Effective cellular function requires both compartmentalization of tasks in space and time, and coordination of those efforts. The endoplasmic reticulum's (ER) expansive and ramifying structure makes it ideally suited to serve as a regulatory platform for organelle–organelle communication through membrane contacts. These contact sites consist of two membranes juxtaposed at a distance less than 30 nm that mediate the exchange of lipids and ions without the need for membrane fission or fusion, a process distinct from classical vesicular transport. Membrane contact sites are positioned by organelle-specific membrane–membrane tethering proteins and contain a growing number of additional proteins that organize information transfer to shape membrane identity. Here we briefly review the role of ER-containing membrane junctions in two important cellular functions: calcium signalling and phosphoinositide processing.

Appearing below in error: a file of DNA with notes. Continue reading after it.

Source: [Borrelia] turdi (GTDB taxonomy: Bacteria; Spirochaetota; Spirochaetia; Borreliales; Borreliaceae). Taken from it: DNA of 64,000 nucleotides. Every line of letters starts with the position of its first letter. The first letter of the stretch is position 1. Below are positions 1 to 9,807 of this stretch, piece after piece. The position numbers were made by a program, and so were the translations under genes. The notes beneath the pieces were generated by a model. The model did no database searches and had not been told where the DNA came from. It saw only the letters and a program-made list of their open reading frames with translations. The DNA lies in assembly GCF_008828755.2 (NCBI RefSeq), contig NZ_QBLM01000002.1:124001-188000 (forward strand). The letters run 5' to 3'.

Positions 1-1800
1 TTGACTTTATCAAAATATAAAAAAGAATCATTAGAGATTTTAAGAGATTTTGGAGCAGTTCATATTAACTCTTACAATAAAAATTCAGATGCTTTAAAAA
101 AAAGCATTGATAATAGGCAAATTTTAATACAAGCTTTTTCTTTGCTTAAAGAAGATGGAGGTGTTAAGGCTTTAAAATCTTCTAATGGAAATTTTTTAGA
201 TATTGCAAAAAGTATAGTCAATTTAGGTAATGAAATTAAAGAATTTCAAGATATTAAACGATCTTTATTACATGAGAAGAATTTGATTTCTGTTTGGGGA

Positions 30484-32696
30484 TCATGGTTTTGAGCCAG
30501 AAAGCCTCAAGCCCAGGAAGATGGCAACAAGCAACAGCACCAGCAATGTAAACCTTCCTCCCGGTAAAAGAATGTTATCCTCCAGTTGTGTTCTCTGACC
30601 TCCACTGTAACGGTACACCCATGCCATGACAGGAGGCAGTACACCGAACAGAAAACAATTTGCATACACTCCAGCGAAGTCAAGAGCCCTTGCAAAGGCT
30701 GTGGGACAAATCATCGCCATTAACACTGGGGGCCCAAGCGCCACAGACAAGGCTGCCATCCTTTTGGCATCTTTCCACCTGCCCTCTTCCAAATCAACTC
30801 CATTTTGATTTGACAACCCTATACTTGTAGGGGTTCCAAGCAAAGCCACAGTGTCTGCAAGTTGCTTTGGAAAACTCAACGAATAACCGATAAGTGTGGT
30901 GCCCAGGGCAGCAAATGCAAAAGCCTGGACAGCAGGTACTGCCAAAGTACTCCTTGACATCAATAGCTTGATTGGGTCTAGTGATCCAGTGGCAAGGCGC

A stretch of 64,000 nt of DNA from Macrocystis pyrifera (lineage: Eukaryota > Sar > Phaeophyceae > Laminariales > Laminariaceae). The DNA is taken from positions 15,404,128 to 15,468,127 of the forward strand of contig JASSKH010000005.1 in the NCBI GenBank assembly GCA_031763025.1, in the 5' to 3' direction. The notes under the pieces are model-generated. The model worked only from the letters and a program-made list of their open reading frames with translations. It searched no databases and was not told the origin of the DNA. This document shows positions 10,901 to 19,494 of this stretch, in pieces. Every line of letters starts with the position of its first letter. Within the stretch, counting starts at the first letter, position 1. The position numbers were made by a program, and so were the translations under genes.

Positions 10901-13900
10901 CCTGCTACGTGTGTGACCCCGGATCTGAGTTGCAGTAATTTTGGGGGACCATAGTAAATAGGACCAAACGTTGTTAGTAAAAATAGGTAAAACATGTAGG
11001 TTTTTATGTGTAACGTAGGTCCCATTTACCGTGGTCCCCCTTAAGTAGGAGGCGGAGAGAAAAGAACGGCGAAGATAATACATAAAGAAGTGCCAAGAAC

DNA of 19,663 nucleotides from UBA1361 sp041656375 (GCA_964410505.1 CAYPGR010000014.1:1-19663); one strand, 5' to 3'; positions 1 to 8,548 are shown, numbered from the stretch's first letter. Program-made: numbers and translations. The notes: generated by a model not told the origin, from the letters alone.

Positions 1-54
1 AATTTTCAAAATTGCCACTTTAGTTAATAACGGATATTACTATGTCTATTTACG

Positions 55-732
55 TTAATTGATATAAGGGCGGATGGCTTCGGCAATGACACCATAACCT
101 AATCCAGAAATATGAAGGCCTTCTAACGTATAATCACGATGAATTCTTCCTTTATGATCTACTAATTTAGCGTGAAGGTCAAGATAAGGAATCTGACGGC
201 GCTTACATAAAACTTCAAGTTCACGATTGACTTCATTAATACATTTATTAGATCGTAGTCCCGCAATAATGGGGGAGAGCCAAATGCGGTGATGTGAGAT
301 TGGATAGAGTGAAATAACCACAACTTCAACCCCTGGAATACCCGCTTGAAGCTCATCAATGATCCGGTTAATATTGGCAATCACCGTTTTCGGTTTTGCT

Regulation of calcium and phosphoinositides at endoplasmic reticulum–membrane junctions
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Eamonn J. Dickson, Jill B. Jensen, Bertil Hille; Regulation of calcium and phosphoinositides at endoplasmic reticulum–membrane junctions. Biochem Soc Trans 15 April 2016; 44 (2): 467–473. doi: https://doi.org/10.1042/BST20150262
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